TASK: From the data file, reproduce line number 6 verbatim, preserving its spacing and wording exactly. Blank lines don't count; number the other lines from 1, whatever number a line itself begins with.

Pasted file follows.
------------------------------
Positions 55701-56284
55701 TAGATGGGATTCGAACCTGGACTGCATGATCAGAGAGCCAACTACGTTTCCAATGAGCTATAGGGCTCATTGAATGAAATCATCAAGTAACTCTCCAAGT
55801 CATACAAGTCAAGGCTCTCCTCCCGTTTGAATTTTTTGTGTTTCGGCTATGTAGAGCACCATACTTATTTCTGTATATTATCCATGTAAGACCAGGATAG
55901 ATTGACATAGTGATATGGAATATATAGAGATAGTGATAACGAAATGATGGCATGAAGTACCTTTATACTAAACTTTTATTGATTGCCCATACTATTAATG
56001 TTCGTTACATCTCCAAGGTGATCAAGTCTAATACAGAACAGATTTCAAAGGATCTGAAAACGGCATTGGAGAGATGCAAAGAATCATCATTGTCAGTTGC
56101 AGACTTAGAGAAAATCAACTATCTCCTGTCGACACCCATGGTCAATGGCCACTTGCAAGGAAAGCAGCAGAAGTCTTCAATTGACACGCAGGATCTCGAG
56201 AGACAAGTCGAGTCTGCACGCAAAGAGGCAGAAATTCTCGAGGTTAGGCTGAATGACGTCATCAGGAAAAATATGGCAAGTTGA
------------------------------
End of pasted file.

56101 AGACTTAGAGAAAATCAACTATCTCCTGTCGACACCCATGGTCAATGGCCACTTGCAAGGAAAGCAGCAGAAGTCTTCAATTGACACGCAGGATCTCGAG